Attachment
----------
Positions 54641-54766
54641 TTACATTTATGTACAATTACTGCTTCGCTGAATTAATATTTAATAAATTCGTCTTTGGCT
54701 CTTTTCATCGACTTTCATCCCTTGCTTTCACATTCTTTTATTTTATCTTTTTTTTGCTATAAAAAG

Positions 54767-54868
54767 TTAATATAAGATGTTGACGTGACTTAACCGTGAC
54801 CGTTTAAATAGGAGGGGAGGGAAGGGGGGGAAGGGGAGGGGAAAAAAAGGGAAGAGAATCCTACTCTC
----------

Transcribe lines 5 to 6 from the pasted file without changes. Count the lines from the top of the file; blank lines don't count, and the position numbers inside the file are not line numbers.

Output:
54767 TTAATATAAGATGTTGACGTGACTTAACCGTGAC
54801 CGTTTAAATAGGAGGGGAGGGAAGGGGGGGAAGGGGAGGGGAAAAAAAGGGAAGAGAATCCTACTCTC